Liquefaction risks - Iron Ore Sinter Feed

8 July 2011

It is recommended that this alert is read in conjunction with the Circulars issued by the Association on 13 December 2010 (India - Safe shipment of Iron Ore Fines from Indian Ports, No 5:421) and 31 January 2011 (Indonesia and the Philippines - Safe Carriage of Nickel Ore Cargoes, No 5:428).

This concerns the shipping of a type of iron ore described as “sinter feed”.  The term sinter feed indicates that the cargo is too fine-grained for direct use in a blast furnace and therefore will undergo a process of agglomeration (“sintering”) into larger particles at destination before smelting.  Thus, it is descriptive of the use of the product rather than its properties or production method.  Some grades of sinter feed are known to be prone to liquefy.

The Association has received reports of Brazilian shippers declaring cargoes of sinter feed (or iron ore sinter feed) as Group C under the International Maritime Solid Bulk Cargoes Code (the IMSBC Code) but without any supporting documentation.  The ports involved include Ponta da Madeira, Tubarao, Itaguai and some ports in Santana.  Group C cargoes are not prone to liquefy and accordingly do not require the shipper to provide test results for Transportable Moisture Content (TML), Flow Moisture Point (FMP) and moisture content of the cargoes.

Several recent cargoes of Brazilian sinter feed have reportedly liquefied after loading as a result of the high moisture content of the cargo, despite shippers’ declarations at the loadport having described the cargoes as Group C.  Thankfully there have been no reported losses to date but the risk of a loss of stability and potential capsize is apparent.

Sinter feed is clearly listed in the IMSBC Code under IRON CONCENTRATE (sinter feed), which is covered by the entry on MINERAL CONCENTRATES.  Cargoes covered by this entry are Group A cargoes (cargo prone to liquefy).  It is consequently of paramount importance to ensure that any sinter feed cargo that can liquefy is treated as Group A cargo and that the shipper provides the vessel with reliable documentation setting out the TML, FMP and moisture content of the cargo so that the Master may satisfy himself that the cargo is safe to load.  Some of the confusion appears to arise from the shippers ignoring the IMSBC Code description of sinter feed as Group A cargo, reasoning that their sinter feed product is not produced by a concentration method and thus supposedly not covered by the MINERAL CONCENTRATES entry.  This is misconceived, as non-concentrated grades of sinter feed are the same as iron ore fines, whichthe IMO has ruled should be considered as Group A cargoes (see the Association’s circular of 13 December 2010 on Indian iron ore fines and IMO Circular No. DSC.1/Circ.63 of 12 October 2010).  In addition, the Code is very clear that all fine-grained cargoes with an inherent moisture content require flow testing before loading (Appendix 3, section 2.1, page 327, “Many fine-particled cargoes, if possessing a sufficiently high moisture content, are liable to flow.  Thus any damp or wet cargo containing a proportion of fine particles should be tested for flow characteristics prior to loading.”)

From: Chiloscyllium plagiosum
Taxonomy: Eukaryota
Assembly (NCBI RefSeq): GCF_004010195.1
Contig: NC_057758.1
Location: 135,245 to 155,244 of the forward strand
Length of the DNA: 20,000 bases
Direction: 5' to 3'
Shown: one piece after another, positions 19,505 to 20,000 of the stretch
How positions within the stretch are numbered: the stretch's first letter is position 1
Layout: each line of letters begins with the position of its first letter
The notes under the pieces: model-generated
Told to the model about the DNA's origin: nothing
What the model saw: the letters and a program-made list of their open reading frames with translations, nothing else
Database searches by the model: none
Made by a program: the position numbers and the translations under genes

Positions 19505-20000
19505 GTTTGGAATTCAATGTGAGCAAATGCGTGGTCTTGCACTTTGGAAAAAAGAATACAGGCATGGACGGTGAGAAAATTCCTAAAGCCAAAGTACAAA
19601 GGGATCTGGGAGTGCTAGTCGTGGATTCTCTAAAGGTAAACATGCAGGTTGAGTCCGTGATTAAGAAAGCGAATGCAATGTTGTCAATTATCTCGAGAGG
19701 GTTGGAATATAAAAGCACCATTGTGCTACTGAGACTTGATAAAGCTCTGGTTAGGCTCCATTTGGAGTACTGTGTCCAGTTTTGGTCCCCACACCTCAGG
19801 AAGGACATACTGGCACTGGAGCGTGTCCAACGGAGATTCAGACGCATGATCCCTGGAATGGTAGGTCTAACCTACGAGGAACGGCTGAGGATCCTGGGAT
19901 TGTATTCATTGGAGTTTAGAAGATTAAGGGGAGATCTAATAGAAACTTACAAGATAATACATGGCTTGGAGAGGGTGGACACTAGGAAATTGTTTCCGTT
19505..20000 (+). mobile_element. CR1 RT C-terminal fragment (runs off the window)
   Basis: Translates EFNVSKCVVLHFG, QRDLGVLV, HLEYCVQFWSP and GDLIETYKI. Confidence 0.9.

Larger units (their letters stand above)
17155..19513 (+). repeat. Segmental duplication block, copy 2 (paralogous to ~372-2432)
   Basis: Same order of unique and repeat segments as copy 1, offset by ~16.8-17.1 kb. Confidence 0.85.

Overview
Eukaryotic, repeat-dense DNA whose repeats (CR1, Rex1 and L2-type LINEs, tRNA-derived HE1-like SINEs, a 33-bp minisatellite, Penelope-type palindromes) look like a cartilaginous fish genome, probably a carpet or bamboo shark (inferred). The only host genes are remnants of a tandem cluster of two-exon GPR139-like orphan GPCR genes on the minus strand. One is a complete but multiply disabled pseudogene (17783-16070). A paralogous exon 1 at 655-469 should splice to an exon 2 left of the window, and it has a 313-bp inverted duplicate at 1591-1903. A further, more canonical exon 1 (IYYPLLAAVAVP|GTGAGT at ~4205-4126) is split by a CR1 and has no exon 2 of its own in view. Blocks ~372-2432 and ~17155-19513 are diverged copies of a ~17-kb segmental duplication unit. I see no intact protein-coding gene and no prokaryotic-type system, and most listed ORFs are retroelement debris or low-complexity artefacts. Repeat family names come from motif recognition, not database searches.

It is further reported that some shippers are advising Masters that ‘can tests’ are sufficient to determine the suitability of sinter feed for carriage.  The IMSBC Code encourages the use of such tests where there is doubt about the suitability of cargo presented during the loading operation.  The advice of experts consulted by the Association is that can tests are not a reliable means of verifying that a cargo is safe for shipment.  It is a secondary check that can help to identify cargo that presents a high risk of liquefying during the voyage. Shippers are required under the IMSBC Code to conduct testing of Group A cargoes under laboratory conditions prior to loading to establish its TML, FMP and moisture content so that its suitability for shipment can be established.  Masters should insist on receiving proper certification from the shippers showing the results of the laboratory testing of the cargo (and satisfy themselves that the moisture content is within the TML) prior to loading.

There are also reports of shippers failing to retest cargo following exposure to rain (as is required under the IMSBC Code), of a lack of reliable testing laboratories, of surveyors acting for both vessel and cargo interests and of sinter feed being misdescribed.

The Club consequently recommends that, unless analytical evidence is provided to the contrary, Members should consider all Brazilian sinter feed cargoes as Group A cargoes and observe all IMSBC Code requirements for the carriage of cargoes that are prone to liquefy.  If in any doubt as regards the veracity of the shipper’s certificates or the suitability of the cargo for carriage, Members are urged to consult the Club.

We would like to acknowledge the assistance of Brookes Bell in the preparation of this Alert.